A month or so ago, I went trolling on an Australian indie music blog with my opinion that Australia doesn’t punch its weight in the rock and roll fight.
Apparently, this opinion means I’m stupid. I’ll live with that, I’ve been called much worse and in far more colourful and inventive vocabulary too. And many different languages; my offensiveness is clearly universal.
But I can’t help think that the follow-up article by “Whaley” then goes on to prove my point when he asks;
Notice how none of these bands rarely tour overseas? Can you imagine Eskimo Tony playing at the Bowery Ballroom in New York the night before Deerhunter and the night after Drake?
Precisely, young Whaley, precisely.
In fact, the only home-grown talent (cough) that ever leaves these shores to ply their wares elsewhere could all fit together in seats 1A to 12B in the first class compartment of a regular 747 with the roadies not even having to spill out of Premium Economy. Let’s list ‘em; Kylie, ACDC (yeah, they’re Scottish but we’ll let that slide for the sake of this exercise), The Wiggles and the half of Crowded House that you can’t recall the names of because their surnames aren’t Finn. It’s not exactly a wave to challenge the English invasion of the 60’s or the invention of Glam Rock or Punk in the 70s, New bloody Romanticism, Grunge or BritPop, is it?
Inquiring minds might ask why is it that a country with a large population with Irish and British roots should not produce internationally-important (let’s not even use the words “successful” or “popular”) acts to the same level as a country of similar demographics and numbers like Canadia? I use the adjective “important” so as not to get the indie shoe-gazing crowd throwing rocks at me about how most people have shite taste in music (must be Socialists, eh Bardon, because they secretly hate people). Try to find a single example of “important” bands from Australia, ones that have influenced or altered the course of music significantly across the globe, and you’ll get an idea of what I mean. Where’s the Aussie Beatles, Velvet Underground, David Bowie, Led Zeppelin, Clash, Nirvana or even fucking Oasis?
I’ve got a theory on this, of course.
Firstly, let’s discount the geography; if you’re a budding Damon Albarn trying to get some international exposure for your nascent quaint-estuary English-speaking band, a flight to New York is only marginally cheaper from London than it is from Melbourne in the comparative scheme of things. The phone calls to arrange the venues and press in advance cost the same. Maybe that was a valid reason that the rest of the world never heard of Australian music prior to the 80s but it doesn’t wash now.
Next, what about local demand? Well, I’ve hung around with plenty of Australians in London and they all seemed to fill their boots with the gig scene there, heading out to anything and everything like they’d never witnessed live music prior to landing at Heathrow and getting the injection. Nope, Australians like music just like the Brits, Bogtrotters, Canuks and Yanks.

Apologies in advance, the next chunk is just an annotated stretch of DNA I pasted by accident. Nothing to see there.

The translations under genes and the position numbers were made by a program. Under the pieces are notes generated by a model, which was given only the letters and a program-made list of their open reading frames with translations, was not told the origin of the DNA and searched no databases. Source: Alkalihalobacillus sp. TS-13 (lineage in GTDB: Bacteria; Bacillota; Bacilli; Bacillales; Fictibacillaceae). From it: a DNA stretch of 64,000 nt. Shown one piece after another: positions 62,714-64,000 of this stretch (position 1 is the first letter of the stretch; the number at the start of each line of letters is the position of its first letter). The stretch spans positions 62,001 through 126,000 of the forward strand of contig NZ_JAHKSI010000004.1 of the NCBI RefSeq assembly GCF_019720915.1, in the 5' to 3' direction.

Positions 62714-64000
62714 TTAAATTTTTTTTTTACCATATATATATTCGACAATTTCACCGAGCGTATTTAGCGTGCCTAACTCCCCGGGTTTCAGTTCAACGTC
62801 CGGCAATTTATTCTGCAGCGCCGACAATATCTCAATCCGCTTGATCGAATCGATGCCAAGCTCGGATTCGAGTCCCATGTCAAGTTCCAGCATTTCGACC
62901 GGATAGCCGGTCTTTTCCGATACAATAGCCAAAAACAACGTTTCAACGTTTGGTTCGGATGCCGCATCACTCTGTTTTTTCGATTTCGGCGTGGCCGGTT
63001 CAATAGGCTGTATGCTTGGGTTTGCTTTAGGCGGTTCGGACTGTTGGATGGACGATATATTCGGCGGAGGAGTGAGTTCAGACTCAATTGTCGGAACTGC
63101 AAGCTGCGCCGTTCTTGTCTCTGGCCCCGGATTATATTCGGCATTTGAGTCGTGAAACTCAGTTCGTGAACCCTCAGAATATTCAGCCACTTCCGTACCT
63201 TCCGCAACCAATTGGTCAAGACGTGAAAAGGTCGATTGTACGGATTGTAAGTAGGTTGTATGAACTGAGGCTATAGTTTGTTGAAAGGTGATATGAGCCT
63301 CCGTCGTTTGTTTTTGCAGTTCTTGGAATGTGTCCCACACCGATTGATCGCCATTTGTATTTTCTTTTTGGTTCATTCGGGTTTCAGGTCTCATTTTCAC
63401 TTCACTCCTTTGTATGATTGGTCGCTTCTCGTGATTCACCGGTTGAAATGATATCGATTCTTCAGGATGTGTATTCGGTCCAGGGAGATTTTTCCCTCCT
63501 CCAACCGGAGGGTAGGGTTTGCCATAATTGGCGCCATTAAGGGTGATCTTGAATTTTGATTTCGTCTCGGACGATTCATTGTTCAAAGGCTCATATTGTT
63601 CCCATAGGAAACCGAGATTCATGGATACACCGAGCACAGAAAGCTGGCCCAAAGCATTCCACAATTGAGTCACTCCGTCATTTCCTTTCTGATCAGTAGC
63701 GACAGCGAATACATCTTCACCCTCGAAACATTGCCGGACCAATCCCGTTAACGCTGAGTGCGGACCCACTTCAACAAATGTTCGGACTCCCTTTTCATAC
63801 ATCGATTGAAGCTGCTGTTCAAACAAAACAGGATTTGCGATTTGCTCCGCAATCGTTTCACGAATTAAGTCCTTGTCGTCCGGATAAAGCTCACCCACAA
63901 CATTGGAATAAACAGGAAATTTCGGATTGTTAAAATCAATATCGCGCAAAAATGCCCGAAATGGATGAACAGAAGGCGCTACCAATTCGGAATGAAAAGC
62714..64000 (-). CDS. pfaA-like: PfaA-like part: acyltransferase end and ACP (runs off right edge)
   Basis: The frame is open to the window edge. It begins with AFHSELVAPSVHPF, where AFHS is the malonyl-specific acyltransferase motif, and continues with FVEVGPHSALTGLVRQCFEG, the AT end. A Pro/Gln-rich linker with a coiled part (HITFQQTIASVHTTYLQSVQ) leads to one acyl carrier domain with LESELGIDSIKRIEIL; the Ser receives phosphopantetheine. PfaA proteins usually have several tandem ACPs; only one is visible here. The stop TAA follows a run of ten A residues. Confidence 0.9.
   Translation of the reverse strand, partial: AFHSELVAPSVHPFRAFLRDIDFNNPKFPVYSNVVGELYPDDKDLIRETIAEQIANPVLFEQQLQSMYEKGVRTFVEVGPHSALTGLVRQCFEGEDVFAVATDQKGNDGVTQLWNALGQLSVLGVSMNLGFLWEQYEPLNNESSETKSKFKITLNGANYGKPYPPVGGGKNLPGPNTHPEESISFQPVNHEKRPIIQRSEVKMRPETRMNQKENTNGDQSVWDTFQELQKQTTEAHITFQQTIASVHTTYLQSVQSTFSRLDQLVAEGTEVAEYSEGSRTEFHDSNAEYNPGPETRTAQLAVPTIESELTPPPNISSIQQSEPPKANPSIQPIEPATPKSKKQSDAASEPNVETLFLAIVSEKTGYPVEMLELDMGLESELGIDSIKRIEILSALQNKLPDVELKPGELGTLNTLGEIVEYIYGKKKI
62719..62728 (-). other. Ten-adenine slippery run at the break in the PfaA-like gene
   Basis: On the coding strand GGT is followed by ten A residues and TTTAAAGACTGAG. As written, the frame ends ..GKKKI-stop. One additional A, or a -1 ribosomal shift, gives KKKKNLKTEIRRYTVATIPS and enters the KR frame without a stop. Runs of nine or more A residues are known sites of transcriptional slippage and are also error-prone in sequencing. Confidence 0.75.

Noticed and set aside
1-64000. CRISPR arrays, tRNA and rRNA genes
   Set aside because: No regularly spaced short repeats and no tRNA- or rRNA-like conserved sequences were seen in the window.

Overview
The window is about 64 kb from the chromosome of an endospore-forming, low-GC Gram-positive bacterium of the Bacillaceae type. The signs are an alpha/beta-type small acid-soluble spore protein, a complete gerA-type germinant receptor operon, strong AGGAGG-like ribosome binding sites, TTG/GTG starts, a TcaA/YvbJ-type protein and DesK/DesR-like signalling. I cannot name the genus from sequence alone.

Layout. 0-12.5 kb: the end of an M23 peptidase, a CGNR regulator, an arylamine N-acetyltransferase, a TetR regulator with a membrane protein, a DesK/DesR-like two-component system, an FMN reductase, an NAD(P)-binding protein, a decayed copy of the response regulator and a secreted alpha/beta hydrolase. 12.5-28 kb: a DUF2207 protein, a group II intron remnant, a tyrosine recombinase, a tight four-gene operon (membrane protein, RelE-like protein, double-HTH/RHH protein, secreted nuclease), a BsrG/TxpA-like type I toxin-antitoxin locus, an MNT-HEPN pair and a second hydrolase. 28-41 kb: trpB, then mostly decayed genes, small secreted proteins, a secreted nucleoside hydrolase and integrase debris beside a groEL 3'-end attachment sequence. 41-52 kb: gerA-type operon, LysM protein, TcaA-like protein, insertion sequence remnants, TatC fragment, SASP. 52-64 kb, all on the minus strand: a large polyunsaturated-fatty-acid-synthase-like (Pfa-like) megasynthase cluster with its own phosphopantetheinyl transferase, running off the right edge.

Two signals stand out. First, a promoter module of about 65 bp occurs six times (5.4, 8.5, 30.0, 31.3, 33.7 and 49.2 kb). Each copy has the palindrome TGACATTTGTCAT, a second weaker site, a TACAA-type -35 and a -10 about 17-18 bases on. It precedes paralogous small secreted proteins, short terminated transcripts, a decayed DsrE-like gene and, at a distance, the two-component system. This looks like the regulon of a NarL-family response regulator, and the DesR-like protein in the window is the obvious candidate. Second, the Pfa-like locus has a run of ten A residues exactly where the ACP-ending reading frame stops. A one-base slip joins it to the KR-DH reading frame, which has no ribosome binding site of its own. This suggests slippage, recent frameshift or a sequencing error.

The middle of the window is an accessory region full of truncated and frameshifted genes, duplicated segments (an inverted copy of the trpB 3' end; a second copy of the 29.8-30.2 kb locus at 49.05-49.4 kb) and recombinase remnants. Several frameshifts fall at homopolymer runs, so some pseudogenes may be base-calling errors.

Maybe it’s simply a lack of musical talent? It’s well documented that the brave Aussie battlers battle bravely with the intricacies of the rules of grammar and spelling, perhaps they are musically dyslexic too? Yes but…. a lot of really great bands could barely play a note; the Stooges, the Sex Pistols, Echo and the Bunnymen, Milli Vanilli, for example. Nope, not lack of ability or talent.
No, my theory is that the venue landscape is to blame. A drive around Sydney will give a clue to the problem; there’s a couple of mid-sized venues in the centre and “zone 2” (say, Surry Hills or Newtown) but all the other suburbs have nothing much but RSL clubs that might have a space suitable to host a live gig. If you’ve never been to a “Returned
Servicemans‘ ServicePersons’ League” club, think British Legion Club crossed with a pub that doesn’t ban pikeys or patrons dressed in soiled building attire. The new Nick Drake isn’t going to thrive in this environment until he learns to blast out a mean version of Hi Ho Silver Lining and Back in Black. If you go along with the theory in Outliers, a band needs 10,000 hours of practice to become exceptional talent and you simply aren’t going to get that if the only places you’re going to be invited on stage at are filled with people like your Mum and Dad but not your Mum and Dad and they all came out tonight to talk loudly while Brothers in Arms; the Australian Dire Straits, go through the motions.
In the final analysis, the Australian music scene has probably reached its equilibrium, its appropriate level of incompetence. There are enough tribute bands to satisfy the RSL crowd and enough obscure indie bands to keep the shoe-gazers happy. And, luckier than the shoe-gazers in the UK, the Aussie ones are never faced with the dilemma of whether or not it’s still cool to like the band they’ve followed since the first album once the 3rd album goes Gold and they are hanging out with Bono and Madge. So stop whinging, Aussie music fans, that’s us Poms’ job.